Let $x$,$y$,$z$ be permutations. Then public key is $z=xyx^{−1}$ and $y$. Is permutation conjugate search problem easy? if yes, how to find $x$ from $z$ and $y$? Let be a is Alice's secret key as large number,and X,Y,A=XaYX−a is public key.

encryption Bob pick at random number r,s and B=XrYX−r,C=XrAsX−r,and c=H(C)+m, and (B,c) is cipher text send to Alice.

decryption Alice calculate C=XaBX−a. Cause the discrete logarithm problem of permutation groups is weak,so Alice can calculate C from B. Finally Alice get plain text as m=H(C)+c.

I assume permutation dimension of X is 1988 and permutation is represented as array form.X's order have 256-bit integer.

Is this cryptosystem insecure ?


It looks like it can be solved quickly using a branch-and-bound procedure, assuming that the number of elements in the permutation is not excessively large.

(Notation: I'll use capital letters to specify permutations, and lower case letters to specify individual elements of the permutation); in addition, I'll take the convention that $XY$ means "apply the permutation $X$ to the elements, and then apply the permutation $Y$)

The algorithm is straight-forward; we know that $XY = ZX$, so:

  • We pick an arbitrary element of the permutation $a$ and assume that $X(a) = b$ (where $b$ is a previously output of $X$). We then can deduce the value $XY(a) = d$ (where $d = Y(b)$). In addition, we have $Z(a) = c$ (for some element $c$), and so we can then deduce $X(c) = d$.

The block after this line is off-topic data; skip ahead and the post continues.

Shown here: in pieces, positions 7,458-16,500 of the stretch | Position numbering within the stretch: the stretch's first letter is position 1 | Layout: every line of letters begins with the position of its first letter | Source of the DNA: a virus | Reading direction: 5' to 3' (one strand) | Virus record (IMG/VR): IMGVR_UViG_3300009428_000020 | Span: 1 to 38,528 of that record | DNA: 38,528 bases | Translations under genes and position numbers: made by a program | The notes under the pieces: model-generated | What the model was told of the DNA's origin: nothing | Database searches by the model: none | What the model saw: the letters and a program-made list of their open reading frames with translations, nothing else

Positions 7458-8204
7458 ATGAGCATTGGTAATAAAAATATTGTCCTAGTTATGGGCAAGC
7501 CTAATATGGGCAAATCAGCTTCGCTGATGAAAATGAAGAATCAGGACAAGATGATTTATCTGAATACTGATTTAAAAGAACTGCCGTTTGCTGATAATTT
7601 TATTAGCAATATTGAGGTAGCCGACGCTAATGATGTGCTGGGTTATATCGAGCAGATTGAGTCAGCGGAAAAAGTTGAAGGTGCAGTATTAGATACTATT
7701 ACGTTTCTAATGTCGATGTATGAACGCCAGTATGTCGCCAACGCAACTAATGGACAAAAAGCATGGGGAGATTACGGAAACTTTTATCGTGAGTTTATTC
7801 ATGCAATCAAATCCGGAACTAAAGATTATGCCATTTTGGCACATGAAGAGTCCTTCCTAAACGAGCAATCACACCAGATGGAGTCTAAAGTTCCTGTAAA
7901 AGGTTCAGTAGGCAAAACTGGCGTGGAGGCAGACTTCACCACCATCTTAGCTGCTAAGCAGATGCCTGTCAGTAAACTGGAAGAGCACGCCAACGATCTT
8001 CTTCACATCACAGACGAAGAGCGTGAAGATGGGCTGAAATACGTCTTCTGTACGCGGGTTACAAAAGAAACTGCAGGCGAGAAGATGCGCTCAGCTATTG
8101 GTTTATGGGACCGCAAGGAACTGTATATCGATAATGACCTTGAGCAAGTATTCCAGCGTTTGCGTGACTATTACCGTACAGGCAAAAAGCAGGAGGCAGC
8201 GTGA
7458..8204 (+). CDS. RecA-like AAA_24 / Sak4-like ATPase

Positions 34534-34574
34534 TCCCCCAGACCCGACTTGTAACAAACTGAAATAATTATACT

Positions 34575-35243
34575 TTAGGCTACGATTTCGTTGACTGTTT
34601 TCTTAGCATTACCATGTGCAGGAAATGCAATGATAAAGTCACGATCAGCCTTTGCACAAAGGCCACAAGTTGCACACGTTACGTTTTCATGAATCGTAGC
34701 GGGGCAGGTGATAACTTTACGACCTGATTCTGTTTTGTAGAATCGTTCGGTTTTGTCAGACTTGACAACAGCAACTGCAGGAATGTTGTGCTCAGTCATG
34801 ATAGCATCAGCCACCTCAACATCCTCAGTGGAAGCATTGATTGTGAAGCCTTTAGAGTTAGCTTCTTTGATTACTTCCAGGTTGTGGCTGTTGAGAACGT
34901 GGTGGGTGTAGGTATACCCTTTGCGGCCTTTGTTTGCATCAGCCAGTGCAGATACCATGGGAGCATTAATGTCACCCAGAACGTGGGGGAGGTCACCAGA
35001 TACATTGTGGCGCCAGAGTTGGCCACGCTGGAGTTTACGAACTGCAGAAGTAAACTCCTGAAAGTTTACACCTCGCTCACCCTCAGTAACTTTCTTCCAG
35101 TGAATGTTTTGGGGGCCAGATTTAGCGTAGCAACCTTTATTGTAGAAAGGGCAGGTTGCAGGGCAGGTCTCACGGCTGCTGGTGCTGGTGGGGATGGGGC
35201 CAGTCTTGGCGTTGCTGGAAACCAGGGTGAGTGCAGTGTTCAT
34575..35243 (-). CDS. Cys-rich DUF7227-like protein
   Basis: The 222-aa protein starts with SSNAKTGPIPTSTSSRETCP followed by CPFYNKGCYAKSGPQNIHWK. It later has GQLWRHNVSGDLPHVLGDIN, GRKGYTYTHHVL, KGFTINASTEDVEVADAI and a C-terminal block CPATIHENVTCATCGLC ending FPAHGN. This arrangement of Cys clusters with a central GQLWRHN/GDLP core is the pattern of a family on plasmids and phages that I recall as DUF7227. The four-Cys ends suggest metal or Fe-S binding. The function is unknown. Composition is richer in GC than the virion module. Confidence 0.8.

Assuming that $c, d$ are previously unknown inputs/outputs of $X$, we reiterate the same logic, which will give us another pair $X(e) = f$.

We keep on doing this until it gives us a pair that we've seen before, or it gives an inconsistent pair (that is, it assigned the same $X(g)$ value to two different outputs, or it gives us a set $g \ne h, i$ with $X(g) = X(h) = i$

If it gives us an inconsistent pair, we drop back to the previous assumption that $X(a) = b$, and modify $b$, and restart our computation from there.

If it gives us a pair that we've seen before, and there are still unassigned inputs/outputs to $X$, we restart at the beginning, arbitrarily selecting a previously unassigned input/output pair.

This won't give a unique value of $X$; that's because there are multiple solutions, and this will pick one arbitrarily.

Update: I just wrote a quick (and fairly suboptimal) C program to do this; it could find a conjugate (where one existed) given two permutations over 10,000 elements in under a second...

  • $\begingroup$ Please see this. crypto.stackexchange.com/questions/72237/… $\endgroup$ Jul 29 '19 at 23:38
  • $\begingroup$ If there are multiple answers and you can not narrow them down to one, it may not be an attack. $\endgroup$ Jul 30 '19 at 23:12
  • $\begingroup$ If you have some program,please upload to gist of GitHub. $\endgroup$ Jul 30 '19 at 23:17
  • $\begingroup$ Is this a total search version of an algorithm for solving simultaneous equations? $\endgroup$ Aug 10 '19 at 9:27
  • $\begingroup$ @cryptomania: nah, instead, it makes a guess at how X permutes one element, and then immediately deduces a rather large number of other element permutations (or finds a contradiction); it turns out that only a handful of correct guesses gives you the entire permutation... $\endgroup$
    – poncho
    Aug 10 '19 at 11:26

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